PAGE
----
Finally, the Quran is further mistaken when it claims that Ishmael received revelation and was a prophet:

Say you: ‘We believe in God, and in that which has been sent down on us and sent down on Abraham, Ishmael, Isaac and Jacob, and the Tribes, and that which was given to Moses and Jesus and the Prophets, of their Lord; we make no division between any of them, and to Him we surrender.’ S. 2:136

And mention in the Book Ishmael; he was true to his promise, and he was a Messenger, a Prophet. S. 19:54

Since revelation and prophethood were part of the covenant blessings which God made with Jacob/Israel, not with Ishmael:

"He declares his word to Jacob, his statutes and rules to Israel. He has not dealt thus with any other nation; they do not know his rules. Praise the LORD!" Psalm 147:19-20

"Then what advantage has the Jew? Or what is the benefit of circumcision? Great in every respect. First of all, that they were entrusted with the oracles of God." Romans 3:1-2

"who are Israelites, to whom belongs the adoption as sons, and the glory and the covenants and the giving of the Law and the temple service and the promises, whose are the fathers, and from whom is the Christ according to the flesh, who is over all, God blessed forever. Amen." Romans 9:4-5

A point on which the Quran agrees:

And We bestowed on him Isaac and Jacob, and We established the prophethood and the Scripture among his seed, and We gave him his reward in the world, and lo! in the Hereafter he verily is among the righteous. S. 29:27

Indeed, We gave the Children of Israel the Book, the Judgment, and the Prophethood, and We provided them with good things, and We preferred them above all beings. We gave them clear signs of the Command; so they differed not, except after the knowledge had come to them, being insolent one to another. Surely thy Lord will decide between them on the Day of Resurrection touching their differences. S. 45:16-17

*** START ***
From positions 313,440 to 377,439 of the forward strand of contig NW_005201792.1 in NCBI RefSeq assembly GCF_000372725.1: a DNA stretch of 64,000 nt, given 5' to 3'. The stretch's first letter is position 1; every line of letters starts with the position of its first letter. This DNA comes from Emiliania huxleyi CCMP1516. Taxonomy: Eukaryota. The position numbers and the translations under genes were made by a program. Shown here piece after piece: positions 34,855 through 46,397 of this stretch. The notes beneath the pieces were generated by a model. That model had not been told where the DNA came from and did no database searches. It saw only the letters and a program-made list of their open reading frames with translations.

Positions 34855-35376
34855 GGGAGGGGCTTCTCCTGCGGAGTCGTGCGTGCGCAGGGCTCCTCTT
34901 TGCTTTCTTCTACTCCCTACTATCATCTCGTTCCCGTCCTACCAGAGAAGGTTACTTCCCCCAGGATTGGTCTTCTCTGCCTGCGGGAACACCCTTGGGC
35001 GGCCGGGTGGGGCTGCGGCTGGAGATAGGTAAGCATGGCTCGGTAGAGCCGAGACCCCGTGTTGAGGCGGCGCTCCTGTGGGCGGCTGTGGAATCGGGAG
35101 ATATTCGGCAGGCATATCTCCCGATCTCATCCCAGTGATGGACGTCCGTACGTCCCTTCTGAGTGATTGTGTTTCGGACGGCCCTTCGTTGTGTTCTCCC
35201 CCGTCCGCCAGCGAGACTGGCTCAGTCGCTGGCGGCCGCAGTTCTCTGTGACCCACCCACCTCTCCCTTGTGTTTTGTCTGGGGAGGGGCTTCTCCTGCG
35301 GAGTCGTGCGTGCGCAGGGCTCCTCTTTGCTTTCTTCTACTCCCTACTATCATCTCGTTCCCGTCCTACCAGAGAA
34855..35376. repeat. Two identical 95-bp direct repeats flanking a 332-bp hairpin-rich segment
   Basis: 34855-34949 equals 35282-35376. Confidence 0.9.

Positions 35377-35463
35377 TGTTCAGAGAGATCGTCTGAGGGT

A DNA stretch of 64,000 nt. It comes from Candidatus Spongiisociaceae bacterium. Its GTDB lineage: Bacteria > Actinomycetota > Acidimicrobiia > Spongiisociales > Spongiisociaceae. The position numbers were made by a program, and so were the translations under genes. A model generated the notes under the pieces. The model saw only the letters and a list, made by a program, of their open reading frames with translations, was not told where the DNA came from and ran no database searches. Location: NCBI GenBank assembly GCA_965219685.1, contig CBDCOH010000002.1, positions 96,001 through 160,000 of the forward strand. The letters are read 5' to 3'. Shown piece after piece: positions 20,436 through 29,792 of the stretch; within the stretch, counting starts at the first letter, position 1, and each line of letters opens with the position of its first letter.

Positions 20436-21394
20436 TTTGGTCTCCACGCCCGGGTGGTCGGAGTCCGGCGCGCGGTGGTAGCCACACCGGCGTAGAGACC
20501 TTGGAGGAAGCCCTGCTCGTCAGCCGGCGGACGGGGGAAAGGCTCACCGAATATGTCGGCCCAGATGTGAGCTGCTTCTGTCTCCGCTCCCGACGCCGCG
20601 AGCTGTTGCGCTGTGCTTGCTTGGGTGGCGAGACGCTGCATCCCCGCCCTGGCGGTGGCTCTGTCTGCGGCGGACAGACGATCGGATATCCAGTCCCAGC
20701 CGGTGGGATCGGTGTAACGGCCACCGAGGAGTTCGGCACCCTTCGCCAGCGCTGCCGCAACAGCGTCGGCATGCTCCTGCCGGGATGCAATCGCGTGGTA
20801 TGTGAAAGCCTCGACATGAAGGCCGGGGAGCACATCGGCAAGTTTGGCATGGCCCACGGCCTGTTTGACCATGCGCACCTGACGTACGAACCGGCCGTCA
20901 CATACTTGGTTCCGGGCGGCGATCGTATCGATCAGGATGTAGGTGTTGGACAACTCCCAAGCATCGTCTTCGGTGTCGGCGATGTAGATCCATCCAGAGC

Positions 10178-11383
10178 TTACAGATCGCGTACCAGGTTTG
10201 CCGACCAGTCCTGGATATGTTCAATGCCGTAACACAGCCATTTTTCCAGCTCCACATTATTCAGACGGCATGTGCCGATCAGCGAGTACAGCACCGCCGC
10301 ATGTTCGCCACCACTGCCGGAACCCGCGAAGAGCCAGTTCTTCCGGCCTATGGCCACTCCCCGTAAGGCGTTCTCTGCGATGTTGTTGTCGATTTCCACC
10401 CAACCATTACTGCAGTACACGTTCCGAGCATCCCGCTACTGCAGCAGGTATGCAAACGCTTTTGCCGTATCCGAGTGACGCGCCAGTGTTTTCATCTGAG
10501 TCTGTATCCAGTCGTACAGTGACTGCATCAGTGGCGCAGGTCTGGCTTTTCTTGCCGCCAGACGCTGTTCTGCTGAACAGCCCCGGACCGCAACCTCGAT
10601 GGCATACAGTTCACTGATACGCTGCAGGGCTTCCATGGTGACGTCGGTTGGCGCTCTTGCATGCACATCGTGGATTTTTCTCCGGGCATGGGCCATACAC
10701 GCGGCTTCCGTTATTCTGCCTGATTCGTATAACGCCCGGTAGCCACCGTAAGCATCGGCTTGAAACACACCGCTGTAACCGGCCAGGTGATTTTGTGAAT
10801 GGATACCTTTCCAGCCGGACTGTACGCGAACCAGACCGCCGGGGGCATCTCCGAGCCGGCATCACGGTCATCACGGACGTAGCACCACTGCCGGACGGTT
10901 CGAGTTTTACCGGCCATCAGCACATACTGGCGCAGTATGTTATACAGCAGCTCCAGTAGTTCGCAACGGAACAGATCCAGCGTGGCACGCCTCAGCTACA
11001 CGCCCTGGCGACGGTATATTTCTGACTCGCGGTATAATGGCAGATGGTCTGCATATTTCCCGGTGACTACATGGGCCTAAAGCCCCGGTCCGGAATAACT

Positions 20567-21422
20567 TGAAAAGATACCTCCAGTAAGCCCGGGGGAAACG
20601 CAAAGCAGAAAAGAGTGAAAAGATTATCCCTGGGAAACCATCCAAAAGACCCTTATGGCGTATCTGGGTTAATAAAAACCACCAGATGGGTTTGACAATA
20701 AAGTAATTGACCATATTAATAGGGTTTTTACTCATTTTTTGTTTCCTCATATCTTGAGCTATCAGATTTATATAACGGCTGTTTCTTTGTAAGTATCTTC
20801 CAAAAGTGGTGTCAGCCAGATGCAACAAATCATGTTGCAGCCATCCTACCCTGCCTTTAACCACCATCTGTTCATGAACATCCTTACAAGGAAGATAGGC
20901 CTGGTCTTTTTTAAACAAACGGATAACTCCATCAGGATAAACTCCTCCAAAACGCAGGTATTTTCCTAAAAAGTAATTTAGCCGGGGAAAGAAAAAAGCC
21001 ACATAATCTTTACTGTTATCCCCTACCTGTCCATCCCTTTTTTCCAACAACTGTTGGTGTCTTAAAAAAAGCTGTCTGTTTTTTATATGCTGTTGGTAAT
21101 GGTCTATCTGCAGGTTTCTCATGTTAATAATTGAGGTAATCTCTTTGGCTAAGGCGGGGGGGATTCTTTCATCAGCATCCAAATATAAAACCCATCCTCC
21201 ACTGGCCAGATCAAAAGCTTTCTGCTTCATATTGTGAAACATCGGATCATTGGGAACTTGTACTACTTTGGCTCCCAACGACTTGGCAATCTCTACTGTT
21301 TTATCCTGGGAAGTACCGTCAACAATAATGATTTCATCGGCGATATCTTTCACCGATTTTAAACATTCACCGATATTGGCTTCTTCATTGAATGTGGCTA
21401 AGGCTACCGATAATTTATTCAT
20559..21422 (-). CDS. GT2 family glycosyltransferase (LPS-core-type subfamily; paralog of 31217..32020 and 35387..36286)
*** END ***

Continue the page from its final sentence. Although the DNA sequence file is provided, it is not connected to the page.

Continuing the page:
Ishmael, therefore, couldn’t have been a divinely inspired prophet.

To summarize the Quran’s errors regarding the Patriarchs:

  1. The Quran mistakenly presents Ishmael as one of Jacob’s fathers.
  2. The Quran mistakenly presents Ishmael as the father of Isaac.
  3. In other texts, Ishmael and Isaac are grouped together as those whom Allah gave to Abraham, much like Allah gave him both Isaac and Jacob. This either means that Jacob is the brother of Ishmael and Isaac, or that Ishmael is Isaac’s father just as Isaac is Jacobs’ father!
  4. The Quran mistakenly assumes that Ishmael was a prophet who received revelation.

Even Islamic scholarship sees just how confused the Quran is regarding the exact relationships between the Patriarchs and Ishmael. Noted Islamicist F.E. Peter makes the following analysis:

... The point is worth noting because in its earliest understanding, the Quran appears to have regarded Isaac and Jacob as Abraham's sons, as in 19:50, a Meccan revelation. It describes God’s regard for Abraham after his rejection of his family’s paganism ... Ishmael is in fact mentioned in the same sura, in verse 54, following Moses, and with no apparent connection with Abraham ... The immediate connection of Isaac and Jacob with Abraham and Ishmael’s separation from all three is not an isolated occurrence. It appears again in lists in 6:84-86, 21:72-85, 38:45-48, where Ishmael appears without note or particular importance amidst a miscellany, and not always the same miscellany, of prophets. The conclusion seems inescapable. While still at Mecca Muhammad was under the impression that Isaac and Jacob were Abraham’s sons, then at some point, probably at Medina, he corrected the genealogy (14:39), and eventually, for reasons more theological and polemical, placed emphasis on Ishmael (2:125, 127). (Peters, Muhammad and the Origins of Islam [State University of New York Press (SUNY), Albany 1994)], p. 118)

If the Muslim tries to turn to the Holy Bible in order to solve this mess then they would be further compounding the problem. In the first place, the Bible contradicts the claim that Jacob’s sons identified Ishmael as one of his fathers. Jacob, in Genesis, identifies Yahweh as the God of his fathers Abraham and Isaac. Secondly, the Bible rejects the claim that God gave Ishmael revelation and prophethood since it expressly says that Ishmael was not included in God’s covenant blessings that were given solely to Isaac, Jacob and his children. Thus, if the Bible is used to confirm the Quran then the same Holy Bible can also be used to falsify it. It’s as simple as that.

Sam Shamoun